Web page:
Peru mu­seum of Maoist rebels bears warn­ing for fu­ture

Kuwait Times - - LIFESTYLE -

In a gloomy room in Peru's anti-ter­ror­ism po­lice head­quar­ters lies a trove of old red flags and books of Marx, seized from jailed com­mu­nist rebel leader Abi­mael Guz­man. Now the po­lice of­fi­cers who cu­rate this min­imu­seum in Lima fear a new gen­er­a­tion could be dust­ing off the legacy of the leader of the dreaded Shin­ing Path guer­rilla force. In one cor­ner, dressed in striped con­vict's over­alls with his trade­mark brown sun­glasses and bushy black beard, stands a lop­sided ef­figy of Guz­man him­self­shut in a cage. That is how many Peru­vians pre­fer to think of the in­sur­gent, who turns 82 on Satur­day. His fight­ers waged a two-decade fight against the Peru­vian state that au­thor­i­ties say left 70,000 dead.

Bloody his­tory

Among the col­lec­tion-open for vis­its only by ap­point­ment-are per­sonal ef­fects taken from other Shin­ing Path fol­low­ers who were jailed over the years. Peru turned a page on a dark, bloody pe­riod in its his­tory when Guz­man was cap­tured in 1992 and handed a per­ma­nent life sen­tence. But of­fi­cials warn that now two po­lit­i­cal groups are try­ing to re­vive his legacy. The Move­ment for Amnesty and Fun­da­men­tal Rights (MOVADEF) is a group of fam­i­lies of im­pris­oned guer­ril­las, con­sid­ered by po­lice to be the Shin­ing Path's po­lit­i­cal wing.

An­other al­lied group is also ac­tive, po­lice say: the Peo­ple's Unity and De­fense Front (FUDEPP). "The aim of the mu­seum is to show that the mes­sage of Guz­man's cult was one of death and de­struc­tion," says Jorge Luis Pin­zas, the re­tired po­lice colonel who looks af­ter the mu­seum. "That is some­thing that the young peo­ple who did not live through the time of ter­ror­ism have to learn, now that MOVADEF is try­ing to re­cruit them."

Prey­ing on poor

Peru has en­joyed a rel­a­tive eco­nomic boom in re­cent years, but mil­lions still live in poverty. And now growth is slow­ing. Pin­zas says the Maoist po­lit­i­cal groups are prey­ing on the young and poor to re­vive Guz­man's fun­da­men­tal­ist mes­sage: that so­ci­ety should be re­built through vi­o­lent strug­gle. "Both groups are like wolves in sheep's cloth­ing," says Pin­zas. "They do not want a new so­ci­ety. They want to de­stroy it."

MOVADEF and FUDEPP have tried to run for of­fice in elec­tions but have met with le­gal ob­sta­cles. Au­thor­i­ties fear their po­lit­i­cal ef­forts are a pre­lude to more vi­o­lence. In Septem­ber, a court barred them from seek­ing of­fice un­til they for­mally re­nounce Guz­man's teach­ings of vi­o­lence. Au­thor­i­ties es­ti­mate some 400 mem­bers of what re­mains of Shin­ing Path are en­gaged in drug traf­fick­ing in the re­mote south­east.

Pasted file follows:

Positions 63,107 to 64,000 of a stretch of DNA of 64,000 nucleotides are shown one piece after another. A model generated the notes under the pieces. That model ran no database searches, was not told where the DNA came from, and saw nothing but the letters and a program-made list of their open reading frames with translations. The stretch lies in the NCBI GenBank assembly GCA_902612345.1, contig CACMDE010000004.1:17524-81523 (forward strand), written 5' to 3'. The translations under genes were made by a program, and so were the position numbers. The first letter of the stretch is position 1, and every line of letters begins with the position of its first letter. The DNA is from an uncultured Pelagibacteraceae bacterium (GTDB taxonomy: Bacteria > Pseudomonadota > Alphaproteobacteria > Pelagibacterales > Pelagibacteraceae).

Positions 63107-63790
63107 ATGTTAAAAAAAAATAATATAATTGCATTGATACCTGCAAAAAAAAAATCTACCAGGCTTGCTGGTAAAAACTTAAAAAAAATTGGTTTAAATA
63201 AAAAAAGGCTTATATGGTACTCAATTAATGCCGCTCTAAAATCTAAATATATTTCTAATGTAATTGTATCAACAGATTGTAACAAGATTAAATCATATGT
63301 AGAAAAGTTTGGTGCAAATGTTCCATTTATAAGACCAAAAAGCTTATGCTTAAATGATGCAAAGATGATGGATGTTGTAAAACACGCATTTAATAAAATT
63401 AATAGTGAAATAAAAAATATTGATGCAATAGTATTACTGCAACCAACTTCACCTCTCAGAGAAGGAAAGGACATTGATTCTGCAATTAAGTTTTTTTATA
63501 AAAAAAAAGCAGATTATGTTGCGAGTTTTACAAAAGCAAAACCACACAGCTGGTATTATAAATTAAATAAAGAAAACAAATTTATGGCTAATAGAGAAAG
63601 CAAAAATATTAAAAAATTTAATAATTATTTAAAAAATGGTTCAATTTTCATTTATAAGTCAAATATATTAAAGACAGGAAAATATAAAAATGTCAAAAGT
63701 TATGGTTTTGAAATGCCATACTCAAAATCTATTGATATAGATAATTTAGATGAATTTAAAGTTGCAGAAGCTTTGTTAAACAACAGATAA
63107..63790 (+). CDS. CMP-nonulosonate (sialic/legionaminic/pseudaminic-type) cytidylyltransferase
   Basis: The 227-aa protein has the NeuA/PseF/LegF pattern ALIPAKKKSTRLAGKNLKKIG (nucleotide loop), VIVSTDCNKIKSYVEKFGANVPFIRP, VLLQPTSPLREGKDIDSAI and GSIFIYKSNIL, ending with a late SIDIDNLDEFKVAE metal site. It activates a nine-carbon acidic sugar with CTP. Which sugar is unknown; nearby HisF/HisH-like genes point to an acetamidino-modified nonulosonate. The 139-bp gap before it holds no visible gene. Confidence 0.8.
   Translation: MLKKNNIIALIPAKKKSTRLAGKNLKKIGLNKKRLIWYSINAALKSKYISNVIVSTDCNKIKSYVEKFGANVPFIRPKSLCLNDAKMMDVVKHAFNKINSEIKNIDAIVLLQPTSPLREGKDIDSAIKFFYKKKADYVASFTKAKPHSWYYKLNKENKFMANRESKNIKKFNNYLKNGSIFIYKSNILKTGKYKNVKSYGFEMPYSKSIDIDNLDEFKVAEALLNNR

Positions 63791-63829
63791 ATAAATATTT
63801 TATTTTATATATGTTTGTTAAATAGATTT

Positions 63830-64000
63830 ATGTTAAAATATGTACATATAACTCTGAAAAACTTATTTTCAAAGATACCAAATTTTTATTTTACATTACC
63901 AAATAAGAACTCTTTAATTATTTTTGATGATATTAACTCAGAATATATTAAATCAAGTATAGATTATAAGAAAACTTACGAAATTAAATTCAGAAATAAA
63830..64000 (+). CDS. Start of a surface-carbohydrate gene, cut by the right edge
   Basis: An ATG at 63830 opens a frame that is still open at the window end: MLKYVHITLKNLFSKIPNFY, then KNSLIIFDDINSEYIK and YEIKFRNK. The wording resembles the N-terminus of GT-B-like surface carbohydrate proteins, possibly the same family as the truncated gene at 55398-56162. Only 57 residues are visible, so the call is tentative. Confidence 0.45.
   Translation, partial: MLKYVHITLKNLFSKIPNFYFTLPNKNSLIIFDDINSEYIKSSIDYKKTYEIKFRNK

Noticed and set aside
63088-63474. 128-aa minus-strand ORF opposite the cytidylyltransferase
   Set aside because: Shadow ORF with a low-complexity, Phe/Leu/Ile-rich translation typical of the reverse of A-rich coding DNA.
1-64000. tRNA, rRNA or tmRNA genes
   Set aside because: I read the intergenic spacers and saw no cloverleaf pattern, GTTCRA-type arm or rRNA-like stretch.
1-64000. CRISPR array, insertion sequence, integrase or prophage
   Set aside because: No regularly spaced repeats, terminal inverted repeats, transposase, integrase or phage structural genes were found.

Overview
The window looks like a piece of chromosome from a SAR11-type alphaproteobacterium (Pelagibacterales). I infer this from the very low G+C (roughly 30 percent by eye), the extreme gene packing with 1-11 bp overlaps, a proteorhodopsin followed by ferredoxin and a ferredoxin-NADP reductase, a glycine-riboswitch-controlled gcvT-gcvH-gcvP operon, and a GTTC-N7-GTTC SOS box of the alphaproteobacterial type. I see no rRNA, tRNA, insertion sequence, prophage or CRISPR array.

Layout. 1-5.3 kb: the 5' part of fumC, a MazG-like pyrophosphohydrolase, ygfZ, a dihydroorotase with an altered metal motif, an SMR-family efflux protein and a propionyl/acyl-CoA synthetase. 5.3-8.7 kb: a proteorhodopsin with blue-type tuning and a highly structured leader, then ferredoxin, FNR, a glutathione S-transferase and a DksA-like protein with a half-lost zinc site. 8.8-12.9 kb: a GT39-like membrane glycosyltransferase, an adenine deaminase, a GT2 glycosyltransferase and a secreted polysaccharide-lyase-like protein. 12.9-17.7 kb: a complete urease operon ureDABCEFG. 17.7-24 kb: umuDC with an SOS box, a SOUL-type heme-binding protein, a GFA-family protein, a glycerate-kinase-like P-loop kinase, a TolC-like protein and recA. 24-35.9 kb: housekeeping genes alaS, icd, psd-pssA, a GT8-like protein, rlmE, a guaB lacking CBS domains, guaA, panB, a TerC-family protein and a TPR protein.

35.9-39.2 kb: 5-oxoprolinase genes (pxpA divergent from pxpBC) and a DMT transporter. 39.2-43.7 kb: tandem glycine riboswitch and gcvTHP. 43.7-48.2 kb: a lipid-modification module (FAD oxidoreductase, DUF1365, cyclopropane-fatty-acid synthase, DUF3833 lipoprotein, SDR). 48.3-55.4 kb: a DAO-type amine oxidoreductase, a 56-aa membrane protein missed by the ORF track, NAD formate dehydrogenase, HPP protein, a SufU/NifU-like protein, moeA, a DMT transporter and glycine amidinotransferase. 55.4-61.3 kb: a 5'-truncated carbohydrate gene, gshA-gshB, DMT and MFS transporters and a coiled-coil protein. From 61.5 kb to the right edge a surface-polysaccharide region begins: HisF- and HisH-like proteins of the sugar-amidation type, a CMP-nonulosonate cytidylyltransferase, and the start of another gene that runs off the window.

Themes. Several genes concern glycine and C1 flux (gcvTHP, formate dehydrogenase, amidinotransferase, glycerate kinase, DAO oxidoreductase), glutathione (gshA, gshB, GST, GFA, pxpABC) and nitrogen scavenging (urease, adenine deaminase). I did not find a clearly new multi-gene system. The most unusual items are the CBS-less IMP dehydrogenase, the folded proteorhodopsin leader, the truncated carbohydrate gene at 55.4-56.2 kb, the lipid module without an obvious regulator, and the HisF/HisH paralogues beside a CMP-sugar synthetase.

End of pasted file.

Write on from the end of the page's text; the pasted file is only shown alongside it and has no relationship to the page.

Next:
The two po­lit­i­cal groups mean­while have some 2,500 mem­bers -- 70 per­cent of the stu­dents, po­lice say. They de­mand a gen­eral amnesty for all who took part in the con­flict on both sides-in­clud­ing Guz­man. His lawyers mean­while have tried un­suc­cess­fully in the courts to re­claim his book col­lec­tion. The li­brary oc­cu­pies the walls of a whole room and in­cludes books by Karl Marx, Mao, Lenin and more. The books of­fer a tour through the po­lit­i­cal mind of the phi­los­o­phy pro­fes­sor turned guer­rilla. There is even an old travel guide: "How To Travel Through Europe On Five Dol­lars a Day." — AP

Per­sonal be­long­ings of the leader of the ter­ror­ist group Sen­dero Lu­mi­noso (Shin­ing Path), Abi­mael Guz­man, and other stuff re­lated to the group, are dis­played in a small mu­seum.

Books on Chi­nese com­mu­nist rev­o­lu­tion­ary Mao Tse-Tung that be­longed to the ter­ror­ist group Sen­dero Lu­mi­noso (Shin­ing Path), are seen in the small mu­seum at the anti-ter­ror­ist di­rec­tion Dir­cote ded­i­cated to the group's leader Abi­mael Guz­man.

Pic­ture taken at a mu­seum at the anti-ter­ror­ist di­rec­tion Dir­cote that keeps some per­sonal be­long­ings of the leader of the ter­ror­ist group Sen­dero Lu­mi­noso (Shin­ing Path), Abi­mael Guz­man, and other stuff re­lated to the group.

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